Tuesday, October 19, 2010

MARSS 1.1 posted to CRAN

An updated version of MARSS which fixes a few bugs and adds some features has been posted to CRAN today: MARSS 1.1 Main issues fixed are:
  • * Allow NA and NaN as miss.value
  • * Fixed bug that prevented Monte Carlo initialization searches
  • * Changed convergence test to use log param vs log iter (a standard test for actual convergence). Before we used new.LL-old.LL <= tol, but that is not a test for convergence actually. Now the fitting takes longer, but stops at convergence (or maxit).
  • * Fixed bug that was preventing certain types of non-design Z matrices
  • * Fixed summary(marssm). The labeling was off.
  • * Added function for likelihood profiling and changing defaults

Monday, October 18, 2010

Brice talking this week on using multivariate time-series models to combine multiple data sources

Integrating time-series of community monitoring data Semmens, BX, EE Holmes, EJ Ward, CV Pattengill-Semmens Linking Science to Management, Oct 19-22, 2010, Duck Key, FL http://conference.ifas.ufl.edu/floridakeys/index.html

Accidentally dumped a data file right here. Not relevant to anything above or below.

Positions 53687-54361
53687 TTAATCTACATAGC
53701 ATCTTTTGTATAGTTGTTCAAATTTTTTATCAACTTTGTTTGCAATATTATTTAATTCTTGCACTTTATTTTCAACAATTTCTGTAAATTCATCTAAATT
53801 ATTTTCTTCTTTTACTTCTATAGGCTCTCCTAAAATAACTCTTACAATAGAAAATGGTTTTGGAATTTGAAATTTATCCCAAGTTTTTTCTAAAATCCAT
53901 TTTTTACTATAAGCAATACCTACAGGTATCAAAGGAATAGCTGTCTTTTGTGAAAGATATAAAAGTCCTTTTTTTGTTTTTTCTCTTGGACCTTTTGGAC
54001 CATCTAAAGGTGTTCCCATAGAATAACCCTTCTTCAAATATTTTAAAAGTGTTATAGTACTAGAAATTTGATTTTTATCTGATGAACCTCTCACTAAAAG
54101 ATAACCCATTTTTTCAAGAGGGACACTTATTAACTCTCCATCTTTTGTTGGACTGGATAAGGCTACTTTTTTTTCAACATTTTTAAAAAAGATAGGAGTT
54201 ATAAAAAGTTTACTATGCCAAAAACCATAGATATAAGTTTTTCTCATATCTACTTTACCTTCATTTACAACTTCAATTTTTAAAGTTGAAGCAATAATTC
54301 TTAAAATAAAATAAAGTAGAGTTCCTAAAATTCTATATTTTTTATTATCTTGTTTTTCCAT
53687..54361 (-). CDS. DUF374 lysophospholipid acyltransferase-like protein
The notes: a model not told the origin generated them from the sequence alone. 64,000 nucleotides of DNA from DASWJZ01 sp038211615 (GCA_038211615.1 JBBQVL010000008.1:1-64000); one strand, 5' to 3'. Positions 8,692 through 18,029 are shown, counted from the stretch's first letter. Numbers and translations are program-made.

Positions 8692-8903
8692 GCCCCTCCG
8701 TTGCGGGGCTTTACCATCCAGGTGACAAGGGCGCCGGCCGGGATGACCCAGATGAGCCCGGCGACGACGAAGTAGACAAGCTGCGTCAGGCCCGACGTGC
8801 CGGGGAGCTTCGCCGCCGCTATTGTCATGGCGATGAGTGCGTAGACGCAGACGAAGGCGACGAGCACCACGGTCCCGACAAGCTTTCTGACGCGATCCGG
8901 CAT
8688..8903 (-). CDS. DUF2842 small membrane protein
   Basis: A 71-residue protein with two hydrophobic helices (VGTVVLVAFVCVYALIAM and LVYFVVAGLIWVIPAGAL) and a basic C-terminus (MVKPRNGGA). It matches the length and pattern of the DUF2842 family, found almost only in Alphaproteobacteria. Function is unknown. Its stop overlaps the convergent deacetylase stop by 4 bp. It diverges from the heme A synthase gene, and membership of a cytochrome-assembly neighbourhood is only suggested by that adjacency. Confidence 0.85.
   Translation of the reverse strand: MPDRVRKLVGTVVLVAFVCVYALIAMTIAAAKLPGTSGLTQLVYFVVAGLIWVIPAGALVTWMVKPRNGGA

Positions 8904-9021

Assessing population trends, evaluating management actions, and identifying community responses to anthropogenic impacts all require an accurate time-series of populations. In practice, such data are often scarce or of varying quality due to the limited resources of managing agencies. In such situations, analyses that integrating multiple data sources (e.g. agency monitoring programs, citizen science observations, fisheries catch records) can yield dramatic improvements in the estimation of population trajectories. To do so effectively, however, such integrative models must account for differences in observation errors across data sources. We used multivariate state space models (MSSMs) to assess the population trajectories of reef fish species from the Florida Keys National Marine Sanctuary based on data from 1) point count surveys conducted through academic institutions and 2) citizen-science monitoring surveys conducted by volunteer Scuba divers. By developing competing models and applying information theory, we demonstrate how MSSMs can be used to compare and integrate multiple monitoring time series, and ultimately improve estimates of the true states of populations though time. Additionally, we demonstrate that by combining multiple time series, it is possible to recover method-specific observation error estimates even for very short time series of data.